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London School of Economics and Political Science (LSE) Course/Program Name
Application closes on
National :15 Jan 
International :15 Jan 
EU :15 Jan 

MSc Comparative Politics (Part-Time)

 Course Level
Masters / PG
 Type
Part Time

 Duration
2 Years
 Start month
September

 Tuition fee

International
9672 GBP
National
9672 GBP
EU
9672 GBP

Application fee

International 0 GBP
National 0 GBP
Department
Government
Scores accepted
IELTS (min)7
TOEFL-IBT (min)107
TOEFL-PBT (min)627

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About this course

This programme is based in the Department of Government. It is aimed at those holding a social science BA or equivalent, and is a good preparation for further research work or for a career in media, political consultancy, international organisations, public administration or the private sector.

Comparative politics is the comparative study of political systems. The programme is methodologically eclectic yet rigorous, with an emphasis on historical approaches.

Students will take assessed courses with a total value of four units, with most courses accounting for a half unit. All students are required to take the core comparative politics course (half unit) and write a 10,000 word dissertation (one unit). Students can – but are not obliged to – choose a specialism allowing the acquisition of deeper expertise on a particular subject area within comparative politics. Specialisms require either:

  • an obligatory compulsory specialism course and another course from a restricted list of subjects related to the specialism, or
  • the choice of two courses from a restricted list of subjects related to the specialism

The topic of the dissertation should also broadly relate to the theme of the specialism chosen. Part-time students may take up to four courses in their first year.

Check further details on University website

Eligibility Criteria

2:1 in any discipline with a considered interest in the area covered by the MSc.

English Language Requirments:

You can meet our language requirements in the following ways:

  • Your first language is English, or
  • Your current or previous degree is taught/assessed entirely in English (we will need official confirmation of this if it is not stated on your transcript), or
  • You have passed a recognised Standardised English Language Test (SELT) at an appropriate level.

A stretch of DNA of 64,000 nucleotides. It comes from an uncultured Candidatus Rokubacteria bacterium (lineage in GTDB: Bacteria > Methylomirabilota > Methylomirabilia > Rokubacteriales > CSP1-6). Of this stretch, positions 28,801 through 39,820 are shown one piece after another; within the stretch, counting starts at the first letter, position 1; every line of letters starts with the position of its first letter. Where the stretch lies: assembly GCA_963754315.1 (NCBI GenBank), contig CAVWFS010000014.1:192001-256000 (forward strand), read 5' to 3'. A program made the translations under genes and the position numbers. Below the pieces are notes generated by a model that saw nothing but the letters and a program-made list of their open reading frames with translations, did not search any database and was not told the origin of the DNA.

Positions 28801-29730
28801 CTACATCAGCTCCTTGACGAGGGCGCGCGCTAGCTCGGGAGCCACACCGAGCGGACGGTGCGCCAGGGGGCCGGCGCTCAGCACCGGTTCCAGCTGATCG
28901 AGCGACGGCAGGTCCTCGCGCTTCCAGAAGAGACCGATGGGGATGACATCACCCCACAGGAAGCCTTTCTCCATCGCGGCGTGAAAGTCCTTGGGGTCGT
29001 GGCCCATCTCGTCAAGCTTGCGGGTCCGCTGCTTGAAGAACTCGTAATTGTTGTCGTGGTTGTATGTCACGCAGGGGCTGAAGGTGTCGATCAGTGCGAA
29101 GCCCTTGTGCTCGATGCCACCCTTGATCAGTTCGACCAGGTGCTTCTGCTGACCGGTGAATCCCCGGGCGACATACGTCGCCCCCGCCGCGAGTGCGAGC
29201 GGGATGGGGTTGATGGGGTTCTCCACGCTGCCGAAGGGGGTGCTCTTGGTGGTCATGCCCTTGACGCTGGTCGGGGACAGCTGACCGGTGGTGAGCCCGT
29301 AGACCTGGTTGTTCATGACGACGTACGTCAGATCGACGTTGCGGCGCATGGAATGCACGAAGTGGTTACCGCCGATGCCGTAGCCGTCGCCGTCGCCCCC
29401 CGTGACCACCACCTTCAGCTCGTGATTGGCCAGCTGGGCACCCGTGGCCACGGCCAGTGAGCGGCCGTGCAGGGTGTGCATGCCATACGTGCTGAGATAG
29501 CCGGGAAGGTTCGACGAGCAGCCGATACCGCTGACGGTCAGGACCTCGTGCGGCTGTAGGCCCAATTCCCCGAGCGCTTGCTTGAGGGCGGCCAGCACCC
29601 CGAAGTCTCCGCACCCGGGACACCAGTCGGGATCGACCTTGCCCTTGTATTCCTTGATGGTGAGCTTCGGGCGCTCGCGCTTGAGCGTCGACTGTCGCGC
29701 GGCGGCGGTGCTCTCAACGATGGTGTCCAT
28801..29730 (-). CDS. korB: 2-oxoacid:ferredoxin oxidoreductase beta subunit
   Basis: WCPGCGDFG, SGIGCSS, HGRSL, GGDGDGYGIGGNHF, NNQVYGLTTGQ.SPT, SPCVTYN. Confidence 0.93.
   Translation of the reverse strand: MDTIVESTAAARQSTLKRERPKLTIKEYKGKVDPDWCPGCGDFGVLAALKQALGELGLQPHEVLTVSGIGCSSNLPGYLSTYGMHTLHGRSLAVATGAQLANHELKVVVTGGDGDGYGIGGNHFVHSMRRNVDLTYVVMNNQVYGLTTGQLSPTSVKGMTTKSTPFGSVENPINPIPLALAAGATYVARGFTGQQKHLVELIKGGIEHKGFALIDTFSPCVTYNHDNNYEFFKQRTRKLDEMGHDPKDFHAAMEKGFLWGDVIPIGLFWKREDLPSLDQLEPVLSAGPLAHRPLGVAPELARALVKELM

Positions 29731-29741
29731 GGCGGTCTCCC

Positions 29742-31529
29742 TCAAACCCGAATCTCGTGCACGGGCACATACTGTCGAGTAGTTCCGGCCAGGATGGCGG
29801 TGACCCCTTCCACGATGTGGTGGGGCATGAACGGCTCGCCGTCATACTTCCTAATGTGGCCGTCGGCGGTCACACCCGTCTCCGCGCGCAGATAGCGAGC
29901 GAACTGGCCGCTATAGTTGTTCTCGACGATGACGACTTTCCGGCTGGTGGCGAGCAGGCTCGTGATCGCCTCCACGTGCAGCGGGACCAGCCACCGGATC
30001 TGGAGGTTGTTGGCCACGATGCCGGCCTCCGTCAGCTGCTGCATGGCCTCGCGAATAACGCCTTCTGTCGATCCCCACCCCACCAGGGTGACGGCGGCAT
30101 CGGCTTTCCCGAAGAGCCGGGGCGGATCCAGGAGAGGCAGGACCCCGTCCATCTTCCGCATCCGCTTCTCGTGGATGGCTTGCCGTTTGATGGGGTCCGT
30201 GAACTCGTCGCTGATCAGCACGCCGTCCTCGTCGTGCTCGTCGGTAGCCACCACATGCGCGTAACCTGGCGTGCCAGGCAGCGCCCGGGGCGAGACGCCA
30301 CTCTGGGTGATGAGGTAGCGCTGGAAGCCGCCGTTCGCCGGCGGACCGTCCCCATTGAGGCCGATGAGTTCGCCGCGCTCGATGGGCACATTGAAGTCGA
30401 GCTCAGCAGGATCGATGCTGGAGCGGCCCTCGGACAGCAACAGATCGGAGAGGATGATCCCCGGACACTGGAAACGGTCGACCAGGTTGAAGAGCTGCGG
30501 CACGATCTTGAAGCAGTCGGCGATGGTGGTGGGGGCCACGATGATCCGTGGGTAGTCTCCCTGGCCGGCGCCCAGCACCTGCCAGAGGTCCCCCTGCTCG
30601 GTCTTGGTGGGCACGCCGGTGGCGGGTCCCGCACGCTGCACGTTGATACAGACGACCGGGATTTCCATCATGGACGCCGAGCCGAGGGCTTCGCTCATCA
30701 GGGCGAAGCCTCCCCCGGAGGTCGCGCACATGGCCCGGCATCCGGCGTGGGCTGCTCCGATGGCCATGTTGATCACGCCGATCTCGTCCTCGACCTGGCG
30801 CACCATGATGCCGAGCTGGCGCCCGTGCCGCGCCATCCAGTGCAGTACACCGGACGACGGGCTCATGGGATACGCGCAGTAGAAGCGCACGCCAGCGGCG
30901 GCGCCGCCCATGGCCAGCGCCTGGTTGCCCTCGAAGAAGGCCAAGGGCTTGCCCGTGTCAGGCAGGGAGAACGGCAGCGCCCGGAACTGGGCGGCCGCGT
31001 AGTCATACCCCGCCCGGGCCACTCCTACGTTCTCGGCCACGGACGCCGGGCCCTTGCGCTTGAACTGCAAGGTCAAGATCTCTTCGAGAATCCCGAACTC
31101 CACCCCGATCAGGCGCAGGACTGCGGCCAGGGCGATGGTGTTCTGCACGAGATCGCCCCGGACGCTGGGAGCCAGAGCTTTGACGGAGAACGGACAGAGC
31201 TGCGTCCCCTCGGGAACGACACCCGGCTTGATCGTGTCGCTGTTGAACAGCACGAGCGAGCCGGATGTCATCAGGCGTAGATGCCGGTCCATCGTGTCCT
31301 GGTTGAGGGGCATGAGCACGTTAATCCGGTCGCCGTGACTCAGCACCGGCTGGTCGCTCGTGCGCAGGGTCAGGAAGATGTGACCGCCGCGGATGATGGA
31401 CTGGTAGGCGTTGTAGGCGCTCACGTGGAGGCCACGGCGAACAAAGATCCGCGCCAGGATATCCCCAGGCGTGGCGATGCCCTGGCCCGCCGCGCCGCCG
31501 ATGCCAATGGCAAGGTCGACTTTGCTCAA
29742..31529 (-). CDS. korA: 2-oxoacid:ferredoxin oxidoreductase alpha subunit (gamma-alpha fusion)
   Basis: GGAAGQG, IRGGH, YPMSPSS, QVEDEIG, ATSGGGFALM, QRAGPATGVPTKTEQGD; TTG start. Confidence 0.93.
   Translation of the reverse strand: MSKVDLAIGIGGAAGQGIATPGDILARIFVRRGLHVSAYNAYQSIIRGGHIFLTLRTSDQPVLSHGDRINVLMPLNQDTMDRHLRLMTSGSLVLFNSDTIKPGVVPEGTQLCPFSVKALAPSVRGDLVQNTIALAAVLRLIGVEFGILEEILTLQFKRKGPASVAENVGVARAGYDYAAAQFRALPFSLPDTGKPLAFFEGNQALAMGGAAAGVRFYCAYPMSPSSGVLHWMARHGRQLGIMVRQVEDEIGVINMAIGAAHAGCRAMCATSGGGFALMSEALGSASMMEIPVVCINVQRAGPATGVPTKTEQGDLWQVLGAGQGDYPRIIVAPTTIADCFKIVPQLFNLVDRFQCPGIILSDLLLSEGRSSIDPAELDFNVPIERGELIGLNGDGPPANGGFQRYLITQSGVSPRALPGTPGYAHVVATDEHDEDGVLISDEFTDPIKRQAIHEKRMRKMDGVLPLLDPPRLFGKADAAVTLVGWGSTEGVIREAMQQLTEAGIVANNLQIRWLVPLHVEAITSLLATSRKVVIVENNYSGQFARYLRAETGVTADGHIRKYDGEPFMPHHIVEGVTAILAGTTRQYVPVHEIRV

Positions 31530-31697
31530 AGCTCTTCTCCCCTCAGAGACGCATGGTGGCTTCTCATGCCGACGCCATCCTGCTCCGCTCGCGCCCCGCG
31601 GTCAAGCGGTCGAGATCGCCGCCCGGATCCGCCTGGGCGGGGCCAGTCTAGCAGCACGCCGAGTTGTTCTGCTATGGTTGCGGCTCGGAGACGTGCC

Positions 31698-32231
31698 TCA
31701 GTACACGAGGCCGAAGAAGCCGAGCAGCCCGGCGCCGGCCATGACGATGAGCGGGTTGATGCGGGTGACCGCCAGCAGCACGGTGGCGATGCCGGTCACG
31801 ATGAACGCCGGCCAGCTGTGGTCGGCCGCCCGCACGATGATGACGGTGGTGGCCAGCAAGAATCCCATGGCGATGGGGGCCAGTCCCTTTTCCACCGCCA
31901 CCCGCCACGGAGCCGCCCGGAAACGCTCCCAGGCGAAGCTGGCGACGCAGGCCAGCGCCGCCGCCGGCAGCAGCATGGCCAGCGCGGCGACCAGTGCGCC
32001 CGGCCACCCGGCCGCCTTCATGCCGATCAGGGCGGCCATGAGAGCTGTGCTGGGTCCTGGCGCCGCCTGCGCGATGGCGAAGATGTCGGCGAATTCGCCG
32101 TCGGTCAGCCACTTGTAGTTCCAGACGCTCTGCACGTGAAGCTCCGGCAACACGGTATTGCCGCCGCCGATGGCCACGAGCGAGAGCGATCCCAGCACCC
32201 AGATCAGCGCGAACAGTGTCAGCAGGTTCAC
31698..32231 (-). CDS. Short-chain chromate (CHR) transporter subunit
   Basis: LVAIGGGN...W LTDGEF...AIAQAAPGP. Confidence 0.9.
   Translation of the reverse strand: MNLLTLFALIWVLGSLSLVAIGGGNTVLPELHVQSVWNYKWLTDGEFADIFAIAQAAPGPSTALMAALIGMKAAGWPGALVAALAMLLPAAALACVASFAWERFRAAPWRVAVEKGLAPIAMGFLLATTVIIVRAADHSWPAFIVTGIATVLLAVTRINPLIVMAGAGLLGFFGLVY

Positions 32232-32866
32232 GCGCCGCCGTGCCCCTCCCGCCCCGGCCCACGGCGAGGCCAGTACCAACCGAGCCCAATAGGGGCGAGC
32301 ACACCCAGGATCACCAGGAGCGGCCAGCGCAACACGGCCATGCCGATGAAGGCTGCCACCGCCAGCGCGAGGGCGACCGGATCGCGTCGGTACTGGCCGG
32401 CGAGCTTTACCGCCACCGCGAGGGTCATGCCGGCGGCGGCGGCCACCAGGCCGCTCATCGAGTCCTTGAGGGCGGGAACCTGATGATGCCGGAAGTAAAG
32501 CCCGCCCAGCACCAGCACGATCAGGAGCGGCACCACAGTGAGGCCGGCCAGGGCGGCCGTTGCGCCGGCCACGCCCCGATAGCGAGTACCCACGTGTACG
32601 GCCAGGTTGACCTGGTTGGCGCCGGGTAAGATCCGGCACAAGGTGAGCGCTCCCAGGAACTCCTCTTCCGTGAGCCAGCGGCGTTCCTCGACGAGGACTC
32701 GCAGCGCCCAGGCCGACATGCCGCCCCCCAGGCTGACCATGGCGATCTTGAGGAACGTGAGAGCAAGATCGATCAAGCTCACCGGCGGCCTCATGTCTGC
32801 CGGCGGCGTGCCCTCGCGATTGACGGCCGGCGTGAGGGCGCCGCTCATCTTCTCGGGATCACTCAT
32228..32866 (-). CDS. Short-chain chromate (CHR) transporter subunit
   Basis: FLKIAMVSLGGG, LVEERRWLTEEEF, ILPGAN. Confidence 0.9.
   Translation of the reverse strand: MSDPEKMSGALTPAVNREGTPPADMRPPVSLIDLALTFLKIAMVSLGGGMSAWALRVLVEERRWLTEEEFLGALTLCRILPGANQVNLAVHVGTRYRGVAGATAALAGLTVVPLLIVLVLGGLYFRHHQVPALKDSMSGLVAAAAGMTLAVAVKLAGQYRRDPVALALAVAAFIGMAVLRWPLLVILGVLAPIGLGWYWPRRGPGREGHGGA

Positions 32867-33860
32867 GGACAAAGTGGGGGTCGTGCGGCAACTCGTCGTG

Check further details on University website

Course Modules

(* half unit)

Introduction to Comparative Politics* examines the theoretical and methodological underpinnings of comparative politics.
Dissertation.

Specialisms

  • Democracy and Democratisation
  • Nationalism and Ethnic Politics
  • Comparative Political Economy
  • Popular Politics
  • Comparative Political Institutions

Students will be expected to choose courses to the value of two and a half units from a range of options.

Check further details on University website

How to Apply

You must apply early, as competition for programmes at LSE is intense. Your application will not be considered until we have received all your supporting documents. Wherever possible you should submit all of your documents with your online application. You should expect to wait an average of 8 weeks for a decision when applying for a taught programme, decisions for a research programme may take longer than this.

Important: LSE expects all applicants to complete their application materials without the use of paid agents, credentials services, or other paid professional assistance. The use of such services may lead to the rejection of application materials, the revocation of an admissions offer, cancellation of admission, or involuntary withdrawal from the University.

You should also upload your supporting documents with your application. You should scan and upload your transcripts and request references to be submitted online. The online application allows you to submit your complete application securely and quickly. Your application will not be processed until we have received all the required documents.

Supporting documents

All applications must be accompanied by supporting documents. Some of these are required by all applicants, others are only needed for specific programmes. Details of specific requirements are given on the programme pages.

  • Use common sense when reading this information. We are being as clear as we can about our requirements and there are no trick questions or hidden traps.
  • We ask you to provide the documents as requested (or as close to them as you can manage) so that we can make a good decision on your application.
  • Don't overload your application with extra documents - the selectors won't have time to read them and we really don't need them.
  • Don't panic about the length of your personal statement or research proposal - just be sensible about what you want to write and how much a selector might want to read.
  • We offer guidance to help you. Read it and act sensibly on it.

Please do not send supporting documents directly to departments as this will delay your application.

Check further details on University website

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